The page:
Companies all over the world flock to blockchain technology for vastly different reasons. Binded is one of the few projects focusing this attention on using distributed ledger technology to protect intellectual property. More specifically, the company uses this technology for photographers. In doing so, Binded aims to provide a permanent record of copyright work in a public database. The company raised an additional $950k to make this project a reality.

Binded Keeps Turning A Lot of Heads

Most cryptocurrency enthusiasts may not know the name Binded. Instead, they may recall a company known as Blockai, which is the very same group of people. This rebranding decision is quite interesting, as the company wants to embrace a corporate image they can market properly. Simply focusing on technology is not the best marketing decision by any means.

Binded wants to focus more on the idea of creating a legally binding record. More specifically, they feel photographers are in dire need of a convenient solution to copyright their work while still making it publicly viewable. To make this project become a reality, Binded raised an additional $950k from various backers this week. In doing so, the company has now raised $1.5m in total funding.

What is rather remarkable is how Japanese investors are starting to take notice of blockchain projects. That is no coincidence, as cryptocurrency has exploded in popularity across all of Japan in recent months as well. It is evident this country is looking to become an integral part of the cryptocurrency and blockchain revolution. Then again, this is a global copyright solution effort, thus bringing the Japanese on board is only a natural evolution.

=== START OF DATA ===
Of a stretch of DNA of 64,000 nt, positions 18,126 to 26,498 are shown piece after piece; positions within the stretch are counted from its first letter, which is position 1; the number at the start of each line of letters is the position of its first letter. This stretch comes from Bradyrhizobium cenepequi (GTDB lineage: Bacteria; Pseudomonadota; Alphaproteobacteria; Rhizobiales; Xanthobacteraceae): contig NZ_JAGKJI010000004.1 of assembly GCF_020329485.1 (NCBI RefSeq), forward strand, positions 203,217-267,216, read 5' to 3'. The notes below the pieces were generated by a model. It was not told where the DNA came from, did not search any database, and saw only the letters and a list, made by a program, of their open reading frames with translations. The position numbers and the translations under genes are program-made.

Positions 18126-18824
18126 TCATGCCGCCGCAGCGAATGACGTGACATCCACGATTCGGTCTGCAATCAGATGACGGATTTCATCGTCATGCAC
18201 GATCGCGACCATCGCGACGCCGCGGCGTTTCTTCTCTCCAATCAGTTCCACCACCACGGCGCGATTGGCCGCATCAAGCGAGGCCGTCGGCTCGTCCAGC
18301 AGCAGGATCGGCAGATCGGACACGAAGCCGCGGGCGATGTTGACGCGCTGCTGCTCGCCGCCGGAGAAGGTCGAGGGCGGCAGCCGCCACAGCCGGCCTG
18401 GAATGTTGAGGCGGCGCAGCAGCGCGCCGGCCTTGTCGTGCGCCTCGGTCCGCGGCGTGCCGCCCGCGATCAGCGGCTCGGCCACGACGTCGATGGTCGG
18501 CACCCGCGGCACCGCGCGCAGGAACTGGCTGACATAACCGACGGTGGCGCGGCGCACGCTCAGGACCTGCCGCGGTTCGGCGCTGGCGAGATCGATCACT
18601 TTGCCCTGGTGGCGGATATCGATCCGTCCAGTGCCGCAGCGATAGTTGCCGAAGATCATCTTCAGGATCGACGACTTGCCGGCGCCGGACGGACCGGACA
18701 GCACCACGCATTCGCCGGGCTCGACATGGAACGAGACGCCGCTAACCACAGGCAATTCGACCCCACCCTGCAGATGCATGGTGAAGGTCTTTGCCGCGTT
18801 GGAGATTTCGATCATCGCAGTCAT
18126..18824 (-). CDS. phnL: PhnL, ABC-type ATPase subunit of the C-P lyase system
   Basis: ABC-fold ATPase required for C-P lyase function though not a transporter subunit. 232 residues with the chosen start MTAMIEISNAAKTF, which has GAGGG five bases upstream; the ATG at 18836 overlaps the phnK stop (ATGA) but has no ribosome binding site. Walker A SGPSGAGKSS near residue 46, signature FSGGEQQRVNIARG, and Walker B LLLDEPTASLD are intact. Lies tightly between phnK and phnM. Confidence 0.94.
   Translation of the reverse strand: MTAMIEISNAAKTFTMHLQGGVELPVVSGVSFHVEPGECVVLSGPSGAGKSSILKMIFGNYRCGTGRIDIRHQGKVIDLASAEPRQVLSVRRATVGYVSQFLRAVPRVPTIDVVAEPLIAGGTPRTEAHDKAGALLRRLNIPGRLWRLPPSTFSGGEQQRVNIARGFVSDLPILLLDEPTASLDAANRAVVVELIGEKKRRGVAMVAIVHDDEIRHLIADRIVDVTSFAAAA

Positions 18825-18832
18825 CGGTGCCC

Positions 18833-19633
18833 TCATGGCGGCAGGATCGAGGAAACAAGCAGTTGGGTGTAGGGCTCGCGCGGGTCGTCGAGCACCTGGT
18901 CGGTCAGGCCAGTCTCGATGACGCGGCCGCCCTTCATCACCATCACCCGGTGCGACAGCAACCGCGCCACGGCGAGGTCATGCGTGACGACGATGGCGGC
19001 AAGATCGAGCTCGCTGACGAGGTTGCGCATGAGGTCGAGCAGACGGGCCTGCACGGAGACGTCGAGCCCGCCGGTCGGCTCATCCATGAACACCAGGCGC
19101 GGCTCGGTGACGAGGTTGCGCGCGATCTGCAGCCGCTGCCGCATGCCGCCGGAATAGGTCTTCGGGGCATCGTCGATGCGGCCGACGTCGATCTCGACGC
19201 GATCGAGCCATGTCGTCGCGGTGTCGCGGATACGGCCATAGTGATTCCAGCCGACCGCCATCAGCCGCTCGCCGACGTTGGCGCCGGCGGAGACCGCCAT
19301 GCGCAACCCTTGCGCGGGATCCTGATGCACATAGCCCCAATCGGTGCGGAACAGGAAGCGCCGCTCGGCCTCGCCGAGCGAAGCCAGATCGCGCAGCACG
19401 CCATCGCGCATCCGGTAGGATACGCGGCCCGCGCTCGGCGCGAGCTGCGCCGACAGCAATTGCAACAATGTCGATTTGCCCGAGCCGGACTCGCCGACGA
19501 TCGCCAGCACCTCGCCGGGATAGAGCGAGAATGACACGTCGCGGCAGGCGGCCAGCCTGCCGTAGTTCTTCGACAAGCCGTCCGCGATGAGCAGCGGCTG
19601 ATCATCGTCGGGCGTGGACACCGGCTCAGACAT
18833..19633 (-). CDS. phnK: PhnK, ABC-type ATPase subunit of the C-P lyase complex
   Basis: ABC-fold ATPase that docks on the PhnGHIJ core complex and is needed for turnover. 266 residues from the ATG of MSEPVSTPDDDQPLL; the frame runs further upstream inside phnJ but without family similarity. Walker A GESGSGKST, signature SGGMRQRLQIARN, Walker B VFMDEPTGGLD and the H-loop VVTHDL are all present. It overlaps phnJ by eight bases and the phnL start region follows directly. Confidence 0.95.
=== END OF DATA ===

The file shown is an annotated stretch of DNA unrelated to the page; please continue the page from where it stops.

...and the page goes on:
Some people may wonder why there is a need for a blockchain-based copyright standard for intellectual property. That question is not all that strange, although it is evident such a concept could gain a lot of traction rather quickly. Creative work in the US is copyrighted when it is created, assuming it is registered with the US Copyright Office. Binded will serve as an intermediary step to provide copyright services for content creators.

More importantly, the Binded solution is both less time-consuming and expensive compared to more traditional solutions. At the same time, people using the service will be given access to a legally binding copyright record. It is an intriguing development that can shake up the world of copyright claims as we know it. That is, once it becomes available to content creators all over the world.

According to Binded CEO Nathan lands, the service provided by the company will always be free of charge. However, there is a plan on the table to integrate additional features to generate revenue for the startup. Right now, it is unclear what these features may entail or how much they will cost. We do know the new funding will help the company develop its solution and make a name for itself over the coming years.

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